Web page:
The Westwork of Corvey abbey on the River Weser is one of the very rare preserved structures with Carolingian fabric and form right the way up to the roof and probably the only structure – through the towering front in its outward appearance – through which the lordly pretensions of Carolingian culture still appears directly vivid today. The form and the design of the Carolingian Westwork are largely preserved in its original substance and material. Its wall paintings are the only known example of integrated elements of profane ancient iconography in the mural schemes of Carolingian sacred rooms. Corvey offers the only reliably analyzed source of knowledge about the painting of flat and vaulted plaster ceilings in Carolingian times. 

    Sinopias, preparatory background drawings in red ochre pigment, and stucco fragments of the Westwork are the most important evidence of large-scale sculptures from Carolingian times north of the Alps and at that time the most convincing evidence for the close conceptual and manual synthesis of wall painting and ornamental sculpture in the decoration system of this era. The ground of the former fortified monastery district is of particular value as an archaeological monument because here discoveries and finds from a systematically built large Carolingian monastery with related dwelling and work areas, graveyards and chapel buildings have been largely preserved, unaffected by later destruction. The same applies to the remnants of the settlement preserved in the ground in front of the monastery’s gates which was deserted in the Late Middle Ages and grew to become a town in the 12th century, in which an early urban development without major destruction caused by later settlement activity can be archaeologically traced. 

    Protection and management requirements

    The former St Stephanus and Vitus abbey church and the former monastery complex have been inscribed in the historic monument register of the town of Höxter as an architectural monument since 1 June 1986 and the archaeological remains (Civitas) as an underground monument since 3 September 1990. The Westwork and the former abbey are in the possession of the St Stephanus and Vitus parish of Höxter, the former monastery complex is owned by Viktor, Duke of Ratibor and Prince of Corvey. Restoration and renovation works on the buildings as well as archaeological measures are carried out by the owners in close co-operation with the church and responsible government authorities. Changes and building measures on monuments and in areas of archaeological remains are subject to authorization according to paragraph 9 DSchG NW. Building activities in the buffer zone and within the visual perspectives are governed by land development plans, building development plans, and statutes concerned with renovation and preservation.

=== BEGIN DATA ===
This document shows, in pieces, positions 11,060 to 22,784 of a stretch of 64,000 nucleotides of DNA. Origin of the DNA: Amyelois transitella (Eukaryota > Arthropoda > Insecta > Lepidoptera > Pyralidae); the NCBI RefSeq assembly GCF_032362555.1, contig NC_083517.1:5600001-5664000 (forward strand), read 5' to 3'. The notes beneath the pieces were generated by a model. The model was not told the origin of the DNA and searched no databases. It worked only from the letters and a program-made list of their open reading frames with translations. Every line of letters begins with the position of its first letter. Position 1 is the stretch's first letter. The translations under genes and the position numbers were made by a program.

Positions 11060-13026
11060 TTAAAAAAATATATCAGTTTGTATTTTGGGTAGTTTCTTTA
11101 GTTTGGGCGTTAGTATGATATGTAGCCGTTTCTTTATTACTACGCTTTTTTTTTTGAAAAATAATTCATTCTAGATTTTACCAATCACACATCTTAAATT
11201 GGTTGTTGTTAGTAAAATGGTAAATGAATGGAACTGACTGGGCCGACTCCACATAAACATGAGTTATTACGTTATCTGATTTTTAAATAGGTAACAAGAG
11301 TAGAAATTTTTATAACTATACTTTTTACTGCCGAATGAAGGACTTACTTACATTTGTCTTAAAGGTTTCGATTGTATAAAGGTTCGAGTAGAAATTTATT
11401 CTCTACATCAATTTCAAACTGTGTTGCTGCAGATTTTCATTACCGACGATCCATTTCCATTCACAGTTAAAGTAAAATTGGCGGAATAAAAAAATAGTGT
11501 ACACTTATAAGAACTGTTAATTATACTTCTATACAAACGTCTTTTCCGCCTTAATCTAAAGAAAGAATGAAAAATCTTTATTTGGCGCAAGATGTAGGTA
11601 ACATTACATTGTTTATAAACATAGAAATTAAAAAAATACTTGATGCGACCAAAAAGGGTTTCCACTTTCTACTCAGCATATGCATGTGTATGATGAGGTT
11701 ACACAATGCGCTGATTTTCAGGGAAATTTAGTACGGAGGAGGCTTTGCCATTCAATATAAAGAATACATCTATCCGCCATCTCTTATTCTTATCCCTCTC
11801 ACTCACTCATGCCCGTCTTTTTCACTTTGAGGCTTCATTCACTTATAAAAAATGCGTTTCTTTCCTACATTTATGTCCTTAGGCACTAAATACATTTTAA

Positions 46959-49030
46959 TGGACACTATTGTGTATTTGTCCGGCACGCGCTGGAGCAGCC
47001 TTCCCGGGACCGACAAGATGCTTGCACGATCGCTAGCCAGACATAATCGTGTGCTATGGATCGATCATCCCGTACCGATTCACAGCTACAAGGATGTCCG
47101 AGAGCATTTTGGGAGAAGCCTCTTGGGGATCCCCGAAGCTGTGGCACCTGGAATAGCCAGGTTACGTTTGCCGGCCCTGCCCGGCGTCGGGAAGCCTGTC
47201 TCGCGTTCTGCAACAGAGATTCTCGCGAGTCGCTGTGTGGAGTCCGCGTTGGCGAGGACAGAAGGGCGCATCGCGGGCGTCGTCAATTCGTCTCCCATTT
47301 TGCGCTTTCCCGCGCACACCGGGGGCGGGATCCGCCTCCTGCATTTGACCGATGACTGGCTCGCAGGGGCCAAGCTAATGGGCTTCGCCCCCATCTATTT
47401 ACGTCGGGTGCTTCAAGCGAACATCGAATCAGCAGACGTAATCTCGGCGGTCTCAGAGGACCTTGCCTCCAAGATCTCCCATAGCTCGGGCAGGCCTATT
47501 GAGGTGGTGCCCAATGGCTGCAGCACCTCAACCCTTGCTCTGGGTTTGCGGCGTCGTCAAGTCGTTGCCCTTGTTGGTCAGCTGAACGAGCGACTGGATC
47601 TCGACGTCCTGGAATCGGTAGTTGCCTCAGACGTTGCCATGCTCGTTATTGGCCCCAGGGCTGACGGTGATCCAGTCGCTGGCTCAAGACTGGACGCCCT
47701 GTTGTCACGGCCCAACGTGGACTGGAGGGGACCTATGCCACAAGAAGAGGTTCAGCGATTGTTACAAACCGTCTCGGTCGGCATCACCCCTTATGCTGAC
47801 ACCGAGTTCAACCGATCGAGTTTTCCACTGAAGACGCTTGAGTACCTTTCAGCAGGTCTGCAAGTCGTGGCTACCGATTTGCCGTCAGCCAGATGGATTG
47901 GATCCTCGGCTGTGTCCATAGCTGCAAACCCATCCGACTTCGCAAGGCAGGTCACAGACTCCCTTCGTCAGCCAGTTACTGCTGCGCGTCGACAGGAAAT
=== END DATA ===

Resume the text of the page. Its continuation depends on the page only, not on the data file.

Due to the numerous actors involved and to the vicinity of the property to the borders of Lower Saxony, the effective protection and management of the property and of its setting and panoramic views from and towards Corvey requires close co-operation amongst all owners and between the public authorities of North Rhine-Westphalia and Lower Saxony. Co-ordination of the different planning levels in force should also be sought and these should include specific measures for the safeguarding of the territorial landmark character of Corvey. 

    Particular care should also be paid when planning the introduction or upgrading of infrastructure within the wider setting of the property. 

    A steady budget, a time-scale and an operational department within the management authority are necessary for the adequate long-term management of the property, and such a department should also address the programmes for the presentation of Corvey to the public.

  4. Recommends that the State Party give consideration to the following:
    1. Approving formally and implementing the management plan and its operational master plan with a budget and an implementation timescale,
    2. Implementing the planned comprehensive conditions assessment and monitoring of the Westwork,
    3. Developing an overall risk management plan for the property, including also risk preparedness against floods, explosions and other types of accidents, considering the proximity of the railway,
    4. Continuing further systematic research and non-destructive archaeological investigation both for conservation and research purposes,
    5. Expanding the presentation of the “Carolingian Westwork and Civitas Corvey” in the museum and outside the church with regard to the Carolingian era,
    6. Reinforcing the monitoring system with regard to the identification of indicators related to the objectives identified in the management plan,
    7. Finalise the study for protecting the panoramic views from and towards Corvey, approve and enforce related protective measures as soon as possible and before any decision concerning wind farm location is finalized;
  5. Requests the State Party to submit to the World Heritage Centre by 1 December 2015, a report, including a 1-page executive summary, on the implementation of the above-mentioned recommendations for examination by the World Heritage Committee at its 40th session in 2016.
Decision Code
38 COM 8B.33
Inscriptions on the World Heritage List
States Parties 1
Report of the Decisions adopted by the World Heritage Committee at its 38th session (Doha, 2014)
Context of Decision